“Tell me who your friends are and I will tell you who you are.” ~~Mom
This one is dedicated to my mom. She passed a way 7 years ago around Mother’s day. She was a very wise woman but I often failed to see that when I was a teen-ager. Oh what I would give to talk to that lady again today. We used to argue all the time when I was in college about the concepts I was learning versus what she knew from life experience. I would often dismiss her opinions treasuring what I was learning more than what she had to offer. Now however, I see so much more clearly the value of life experience too. We were both right. At least that is how I would like to end that argument. J
She often would tell me to watch who my friends were lest others would judge me by the company I kept. She also however knew that if my friends were up to no good, I probably was too.
When working with teens I have always said, “those that are in pain will seek out and find others who are also in pain.” Yes, it’s a small twist on my mom’s words, but I think it digs a bit deeper.
For instance, if a teen has never struggled or had a true hardship, they might have one set of friends. However, if they go through something that is difficult or life altering, that same group of friends just doesn’t seem to get it. Without support, this same teen might suddenly find others who can identify with them and who also carry a painful experience. You tend to group with the ones that somehow can share a common understanding with you, even if that’s pain.
As parents, we need to be aware of this change in our teens. If you suddenly notice a friend group changing, ask questions. See who is in the group or better yet, start asking your teen why they are drawn to the group.
I have watched teens that are athletes, good students, and positive role models changing in a matter of months. Having a parent or sibling die or experiencing sudden abuse or life changing events can have a powerful impact on a teen. They make attempts to connect with their friend group like they used to, but going to the mall or the movies, just doesn’t feel the same anymore. They try and reach out to one of their closer friends but they tell them they need to snap out of it and get back to being happy again. The hurting teen can see that their “happy” friends don’t want to be brought down by their pain.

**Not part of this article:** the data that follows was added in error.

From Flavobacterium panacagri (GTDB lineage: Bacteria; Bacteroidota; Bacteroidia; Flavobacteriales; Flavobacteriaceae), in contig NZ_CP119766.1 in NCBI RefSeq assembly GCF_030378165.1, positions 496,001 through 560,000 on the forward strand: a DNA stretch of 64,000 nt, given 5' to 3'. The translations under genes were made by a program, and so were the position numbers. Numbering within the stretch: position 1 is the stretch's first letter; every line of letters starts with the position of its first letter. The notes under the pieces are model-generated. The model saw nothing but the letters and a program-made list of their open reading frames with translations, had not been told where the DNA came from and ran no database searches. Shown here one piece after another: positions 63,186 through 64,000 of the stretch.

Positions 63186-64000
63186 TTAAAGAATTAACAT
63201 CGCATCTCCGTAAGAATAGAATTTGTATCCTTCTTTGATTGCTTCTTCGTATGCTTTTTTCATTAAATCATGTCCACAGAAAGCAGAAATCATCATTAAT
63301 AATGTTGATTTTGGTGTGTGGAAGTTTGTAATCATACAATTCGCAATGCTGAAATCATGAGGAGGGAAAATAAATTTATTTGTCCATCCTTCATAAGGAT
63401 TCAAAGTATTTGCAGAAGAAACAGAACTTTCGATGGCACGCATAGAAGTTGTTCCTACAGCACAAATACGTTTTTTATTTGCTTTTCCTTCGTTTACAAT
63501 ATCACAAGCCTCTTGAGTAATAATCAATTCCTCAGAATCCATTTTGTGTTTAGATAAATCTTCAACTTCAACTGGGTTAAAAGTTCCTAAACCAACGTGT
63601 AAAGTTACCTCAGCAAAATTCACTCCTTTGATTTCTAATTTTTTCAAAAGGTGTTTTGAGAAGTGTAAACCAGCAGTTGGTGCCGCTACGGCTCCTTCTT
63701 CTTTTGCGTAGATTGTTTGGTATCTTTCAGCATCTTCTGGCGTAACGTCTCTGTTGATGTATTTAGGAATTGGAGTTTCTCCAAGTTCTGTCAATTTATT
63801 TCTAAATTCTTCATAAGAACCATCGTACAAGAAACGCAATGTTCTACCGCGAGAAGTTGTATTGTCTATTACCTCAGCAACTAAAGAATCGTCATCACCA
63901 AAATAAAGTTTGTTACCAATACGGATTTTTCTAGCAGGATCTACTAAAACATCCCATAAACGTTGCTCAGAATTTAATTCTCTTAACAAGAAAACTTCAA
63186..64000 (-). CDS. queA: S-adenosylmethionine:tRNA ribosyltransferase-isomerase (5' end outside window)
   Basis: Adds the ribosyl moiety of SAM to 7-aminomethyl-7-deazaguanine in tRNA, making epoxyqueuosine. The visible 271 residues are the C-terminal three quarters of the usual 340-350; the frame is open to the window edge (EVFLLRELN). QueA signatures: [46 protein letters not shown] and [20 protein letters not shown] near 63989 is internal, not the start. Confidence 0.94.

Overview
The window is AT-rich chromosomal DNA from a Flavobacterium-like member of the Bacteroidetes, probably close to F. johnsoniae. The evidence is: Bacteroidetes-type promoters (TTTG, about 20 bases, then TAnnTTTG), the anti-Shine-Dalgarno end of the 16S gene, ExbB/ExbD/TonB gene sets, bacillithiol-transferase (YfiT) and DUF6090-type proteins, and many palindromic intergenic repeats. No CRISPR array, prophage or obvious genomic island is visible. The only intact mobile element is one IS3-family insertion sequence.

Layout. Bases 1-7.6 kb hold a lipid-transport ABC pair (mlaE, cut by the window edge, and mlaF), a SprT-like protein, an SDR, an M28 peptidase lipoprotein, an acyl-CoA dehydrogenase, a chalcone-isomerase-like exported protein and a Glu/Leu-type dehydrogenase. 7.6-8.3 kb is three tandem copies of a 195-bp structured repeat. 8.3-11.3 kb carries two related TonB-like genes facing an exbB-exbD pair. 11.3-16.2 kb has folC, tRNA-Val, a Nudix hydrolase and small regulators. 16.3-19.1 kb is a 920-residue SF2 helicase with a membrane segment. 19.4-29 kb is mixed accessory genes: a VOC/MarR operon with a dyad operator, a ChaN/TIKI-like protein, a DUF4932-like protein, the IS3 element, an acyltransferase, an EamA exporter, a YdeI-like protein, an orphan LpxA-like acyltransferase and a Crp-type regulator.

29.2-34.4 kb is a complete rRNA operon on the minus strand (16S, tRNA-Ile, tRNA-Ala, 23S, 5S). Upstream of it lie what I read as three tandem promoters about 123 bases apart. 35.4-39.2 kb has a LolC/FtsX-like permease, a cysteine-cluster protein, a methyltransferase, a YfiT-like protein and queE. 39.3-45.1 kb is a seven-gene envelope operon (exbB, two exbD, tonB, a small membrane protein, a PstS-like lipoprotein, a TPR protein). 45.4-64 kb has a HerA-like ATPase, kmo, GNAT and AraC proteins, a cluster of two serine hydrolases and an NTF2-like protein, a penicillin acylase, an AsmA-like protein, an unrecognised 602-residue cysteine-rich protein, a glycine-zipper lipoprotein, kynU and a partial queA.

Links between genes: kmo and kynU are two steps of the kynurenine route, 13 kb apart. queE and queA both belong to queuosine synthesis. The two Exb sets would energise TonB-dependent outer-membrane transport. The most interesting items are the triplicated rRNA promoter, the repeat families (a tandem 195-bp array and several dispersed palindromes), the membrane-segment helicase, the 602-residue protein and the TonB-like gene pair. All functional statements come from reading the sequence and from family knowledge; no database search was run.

Know that a teen can go through similar experiences if they are struggling with depression, anxiety or learning disabilities. They too are often unable to relate to their peer group.
It’s not that the group of friends doesn’t want to be supportive, but often they don’t know where to start. As adults we struggle to support our friends during times of crisis. Now imagine a teen with a limited number of coping skills attempting to do the same thing. It’s too heavy a burden.
Grades start to fall. Clothes start changing, wearing even more or less makeup, past time activities change, etc. Once the visible changes have occurred, much has already happened with this youth.
If you notice that a teen has had these sudden changes, perhaps it’s time to reach out for help and support.